In an opinion, here, on January 7 to ring in the New Year, the Court of Federal Claims denied the relief, reasoning in the following excerpts (emphasis supplied):
The Tax Court's decision is not controlling authority in this Court. See Otis Elevator Co. v. United States, 618 F.2d 712, 719 (Ct. Cl. 1980) (finding that Tax Court decisions are not controlling law in the Court of Federal Claims). At best, this decision provides persuasive authority. However, what little persuasive value the decision might have is undermined by the fact that the Court has already considered and rejected the arguments advanced in BB&T's motion. A motion for reconsideration is not an opportunity for the losing party to retread old arguments from earlier briefs as BB&T attempts to do here. In its RCFC 59(e) motion, BB&T argues that it paid interest on a bona fide loan, the proceeds of which were available for it to use in its banking business. Similarly, in its post-trial briefing, BB&T argued that the Court should find that the Loan had a non-tax purpose and non-tax effects such that the Court should allow BB&T to deduct interest payments made on the Loan. See BB&T Post-Trial Br., Dkt. No. 210 at 242-46. The Court rejected the argument in BB&T's post-trial brief and found that the STARS Loan lacked economic substance because it was devised solely to provide BB&T with a pretext for engaging in a sham transaction. Salem, 112 Fed. Cl. at 587. The Tax Court's decision in Bank of New York provides no basis for the Court to revisit arguments that have been litigated, considered by the Court, and rejected.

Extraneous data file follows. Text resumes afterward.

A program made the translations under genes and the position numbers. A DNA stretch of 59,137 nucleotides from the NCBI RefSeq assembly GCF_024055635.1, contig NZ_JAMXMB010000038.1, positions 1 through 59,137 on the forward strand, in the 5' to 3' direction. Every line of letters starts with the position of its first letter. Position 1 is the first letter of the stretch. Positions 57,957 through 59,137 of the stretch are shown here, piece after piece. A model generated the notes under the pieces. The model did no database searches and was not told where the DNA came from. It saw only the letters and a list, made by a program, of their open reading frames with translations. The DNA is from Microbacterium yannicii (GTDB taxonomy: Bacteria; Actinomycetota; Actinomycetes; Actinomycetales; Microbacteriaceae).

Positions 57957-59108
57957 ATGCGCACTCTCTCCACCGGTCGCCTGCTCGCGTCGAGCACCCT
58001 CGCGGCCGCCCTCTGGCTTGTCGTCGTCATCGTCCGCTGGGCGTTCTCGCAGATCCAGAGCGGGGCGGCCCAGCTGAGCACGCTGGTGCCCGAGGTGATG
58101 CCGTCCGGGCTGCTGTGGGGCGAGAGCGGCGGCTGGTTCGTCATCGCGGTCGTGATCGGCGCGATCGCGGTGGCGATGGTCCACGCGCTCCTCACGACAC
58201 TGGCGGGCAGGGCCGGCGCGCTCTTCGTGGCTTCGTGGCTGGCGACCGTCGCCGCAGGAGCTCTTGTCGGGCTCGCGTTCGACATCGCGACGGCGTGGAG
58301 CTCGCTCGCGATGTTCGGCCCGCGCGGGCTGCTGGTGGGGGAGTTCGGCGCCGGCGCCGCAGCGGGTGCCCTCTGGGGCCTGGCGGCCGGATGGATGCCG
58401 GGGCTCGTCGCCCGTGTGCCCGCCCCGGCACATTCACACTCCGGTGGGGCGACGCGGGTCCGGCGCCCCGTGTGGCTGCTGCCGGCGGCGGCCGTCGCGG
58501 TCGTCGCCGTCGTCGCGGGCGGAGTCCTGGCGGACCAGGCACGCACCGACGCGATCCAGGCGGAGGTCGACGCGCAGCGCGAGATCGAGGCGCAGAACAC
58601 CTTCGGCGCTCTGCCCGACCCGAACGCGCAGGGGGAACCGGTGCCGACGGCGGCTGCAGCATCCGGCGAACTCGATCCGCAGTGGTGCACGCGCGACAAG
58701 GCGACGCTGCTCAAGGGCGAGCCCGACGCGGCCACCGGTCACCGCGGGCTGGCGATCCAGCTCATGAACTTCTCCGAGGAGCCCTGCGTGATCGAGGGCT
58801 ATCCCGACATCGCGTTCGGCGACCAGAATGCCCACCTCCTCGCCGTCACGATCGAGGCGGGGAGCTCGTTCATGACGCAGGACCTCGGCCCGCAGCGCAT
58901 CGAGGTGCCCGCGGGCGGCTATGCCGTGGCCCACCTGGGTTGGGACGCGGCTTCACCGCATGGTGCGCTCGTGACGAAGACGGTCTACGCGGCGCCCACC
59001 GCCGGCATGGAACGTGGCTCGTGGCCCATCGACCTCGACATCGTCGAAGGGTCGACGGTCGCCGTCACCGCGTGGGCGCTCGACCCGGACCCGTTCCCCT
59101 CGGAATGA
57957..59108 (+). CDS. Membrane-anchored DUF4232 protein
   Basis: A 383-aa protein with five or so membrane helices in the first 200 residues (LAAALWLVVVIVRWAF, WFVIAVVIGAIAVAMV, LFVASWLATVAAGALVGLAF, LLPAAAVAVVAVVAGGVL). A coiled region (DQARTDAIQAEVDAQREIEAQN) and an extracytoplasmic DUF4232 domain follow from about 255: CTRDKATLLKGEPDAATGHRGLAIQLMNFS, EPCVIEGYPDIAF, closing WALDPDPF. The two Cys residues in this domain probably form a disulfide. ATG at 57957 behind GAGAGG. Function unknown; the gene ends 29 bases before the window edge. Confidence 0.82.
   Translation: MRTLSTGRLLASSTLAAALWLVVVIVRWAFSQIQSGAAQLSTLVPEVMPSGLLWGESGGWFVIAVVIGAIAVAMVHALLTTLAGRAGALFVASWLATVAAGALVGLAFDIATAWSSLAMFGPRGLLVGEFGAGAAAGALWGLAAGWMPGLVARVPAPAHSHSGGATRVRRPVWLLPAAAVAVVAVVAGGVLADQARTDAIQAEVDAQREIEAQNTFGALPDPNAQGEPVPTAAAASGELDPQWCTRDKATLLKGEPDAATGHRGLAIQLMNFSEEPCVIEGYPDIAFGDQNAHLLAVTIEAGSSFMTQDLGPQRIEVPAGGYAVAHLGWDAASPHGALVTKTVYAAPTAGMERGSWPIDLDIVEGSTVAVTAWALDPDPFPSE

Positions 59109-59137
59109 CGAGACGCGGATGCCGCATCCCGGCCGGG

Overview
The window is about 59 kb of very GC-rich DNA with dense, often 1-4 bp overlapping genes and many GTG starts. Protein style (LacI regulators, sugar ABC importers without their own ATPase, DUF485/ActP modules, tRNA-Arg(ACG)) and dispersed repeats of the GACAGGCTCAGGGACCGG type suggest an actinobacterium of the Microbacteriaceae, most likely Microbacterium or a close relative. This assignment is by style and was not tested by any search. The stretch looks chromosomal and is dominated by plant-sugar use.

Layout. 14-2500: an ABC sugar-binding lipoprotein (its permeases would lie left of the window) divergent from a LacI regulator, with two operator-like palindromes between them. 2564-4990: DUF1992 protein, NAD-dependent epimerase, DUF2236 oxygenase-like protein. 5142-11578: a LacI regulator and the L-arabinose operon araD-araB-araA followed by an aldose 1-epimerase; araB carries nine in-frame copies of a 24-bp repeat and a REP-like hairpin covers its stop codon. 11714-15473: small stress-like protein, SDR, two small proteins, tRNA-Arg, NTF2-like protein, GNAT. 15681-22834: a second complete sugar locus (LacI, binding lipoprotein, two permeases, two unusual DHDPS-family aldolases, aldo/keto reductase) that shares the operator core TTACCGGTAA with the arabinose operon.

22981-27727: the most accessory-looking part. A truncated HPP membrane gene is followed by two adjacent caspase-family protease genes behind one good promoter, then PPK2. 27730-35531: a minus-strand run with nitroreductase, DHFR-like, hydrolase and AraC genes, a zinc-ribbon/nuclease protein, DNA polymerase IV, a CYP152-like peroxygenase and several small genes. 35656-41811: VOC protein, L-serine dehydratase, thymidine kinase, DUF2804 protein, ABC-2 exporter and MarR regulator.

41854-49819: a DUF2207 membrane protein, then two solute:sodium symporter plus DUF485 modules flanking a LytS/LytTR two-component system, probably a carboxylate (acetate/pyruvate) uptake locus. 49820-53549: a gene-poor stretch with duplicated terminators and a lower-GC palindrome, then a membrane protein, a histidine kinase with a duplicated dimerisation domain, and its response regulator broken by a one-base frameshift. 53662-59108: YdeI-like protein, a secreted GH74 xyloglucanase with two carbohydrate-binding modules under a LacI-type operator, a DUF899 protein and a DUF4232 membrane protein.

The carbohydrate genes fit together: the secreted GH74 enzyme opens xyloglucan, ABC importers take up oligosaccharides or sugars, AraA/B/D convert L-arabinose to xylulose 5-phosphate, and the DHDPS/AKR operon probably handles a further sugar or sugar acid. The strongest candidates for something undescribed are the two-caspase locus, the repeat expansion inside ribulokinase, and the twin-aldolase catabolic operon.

BB&T raises one new matter that differs from its post-trial brief when it argues that the Loan was commercially viable on its own because it did not assist as a technical matter in the claim for foreign tax credits. As described below, the Court rejects the argument that the Loan was commercially viable on its own. However, even if this was not the case, the Court would not consider this argument. A motion for reconsideration may not be used to raise an issue that was available to be litigated at the time the complaint was filed, and this argument was available to BB&T when it filed its post-trial brief. Thus, BB&T has failed to meet the standard for reconsideration and its motion is denied.In addition, the New York Mellon case was factually different based on the difference between the Tax Court's findings and the Court of Federal Claims findings (or lack of findings because of lack of proof).
I am sure BBT will appeal the entire loss to the Court of Appeals for the Federal Circuit to test that court's appetite, somewhat limited at this point, for bullshit tax shelters.